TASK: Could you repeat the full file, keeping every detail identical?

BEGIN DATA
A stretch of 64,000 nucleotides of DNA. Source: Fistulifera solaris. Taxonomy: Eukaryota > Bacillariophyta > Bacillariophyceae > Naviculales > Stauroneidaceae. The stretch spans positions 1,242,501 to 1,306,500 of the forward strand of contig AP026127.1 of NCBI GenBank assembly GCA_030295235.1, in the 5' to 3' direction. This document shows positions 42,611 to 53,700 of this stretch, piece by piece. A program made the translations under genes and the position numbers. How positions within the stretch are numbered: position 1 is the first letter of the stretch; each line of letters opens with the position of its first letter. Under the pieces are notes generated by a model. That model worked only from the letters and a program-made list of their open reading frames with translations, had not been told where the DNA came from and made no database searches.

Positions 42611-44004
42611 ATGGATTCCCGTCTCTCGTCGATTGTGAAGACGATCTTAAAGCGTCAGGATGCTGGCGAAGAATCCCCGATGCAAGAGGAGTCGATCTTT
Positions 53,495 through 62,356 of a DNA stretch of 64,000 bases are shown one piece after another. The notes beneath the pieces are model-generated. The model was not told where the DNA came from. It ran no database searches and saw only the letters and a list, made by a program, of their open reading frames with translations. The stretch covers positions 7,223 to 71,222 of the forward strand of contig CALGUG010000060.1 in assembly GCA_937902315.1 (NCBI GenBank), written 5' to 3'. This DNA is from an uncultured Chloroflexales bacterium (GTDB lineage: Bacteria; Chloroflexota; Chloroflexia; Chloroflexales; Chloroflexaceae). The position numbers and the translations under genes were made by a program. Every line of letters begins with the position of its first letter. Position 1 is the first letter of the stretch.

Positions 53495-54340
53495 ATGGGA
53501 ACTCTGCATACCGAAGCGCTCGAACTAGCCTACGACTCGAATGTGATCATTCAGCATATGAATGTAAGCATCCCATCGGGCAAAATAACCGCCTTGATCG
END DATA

A stretch of 64,000 nucleotides of DNA. Source: Fistulifera solaris. Taxonomy: Eukaryota > Bacillariophyta > Bacillariophyceae > Naviculales > Stauroneidaceae. The stretch spans positions 1,242,501 to 1,306,500 of the forward strand of contig AP026127.1 of NCBI GenBank assembly GCA_030295235.1, in the 5' to 3' direction. This document shows positions 42,611 to 53,700 of this stretch, piece by piece. A program made the translations under genes and the position numbers. How positions within the stretch are numbered: position 1 is the first letter of the stretch; each line of letters opens with the position of its first letter. Under the pieces are notes generated by a model. That model worked only from the letters and a program-made list of their open reading frames with translations, had not been told where the DNA came from and made no database searches.

Positions 42611-44004
42611 ATGGATTCCCGTCTCTCGTCGATTGTGAAGACGATCTTAAAGCGTCAGGATGCTGGCGAAGAATCCCCGATGCAAGAGGAGTCGATCTTT
Positions 53,495 through 62,356 of a DNA stretch of 64,000 bases are shown one piece after another. The notes beneath the pieces are model-generated. The model was not told where the DNA came from. It ran no database searches and saw only the letters and a list, made by a program, of their open reading frames with translations. The stretch covers positions 7,223 to 71,222 of the forward strand of contig CALGUG010000060.1 in assembly GCA_937902315.1 (NCBI GenBank), written 5' to 3'. This DNA is from an uncultured Chloroflexales bacterium (GTDB lineage: Bacteria; Chloroflexota; Chloroflexia; Chloroflexales; Chloroflexaceae). The position numbers and the translations under genes were made by a program. Every line of letters begins with the position of its first letter. Position 1 is the first letter of the stretch.

Positions 53495-54340
53495 ATGGGA
53501 ACTCTGCATACCGAAGCGCTCGAACTAGCCTACGACTCGAATGTGATCATTCAGCATATGAATGTAAGCATCCCATCGGGCAAAATAACCGCCTTGATCG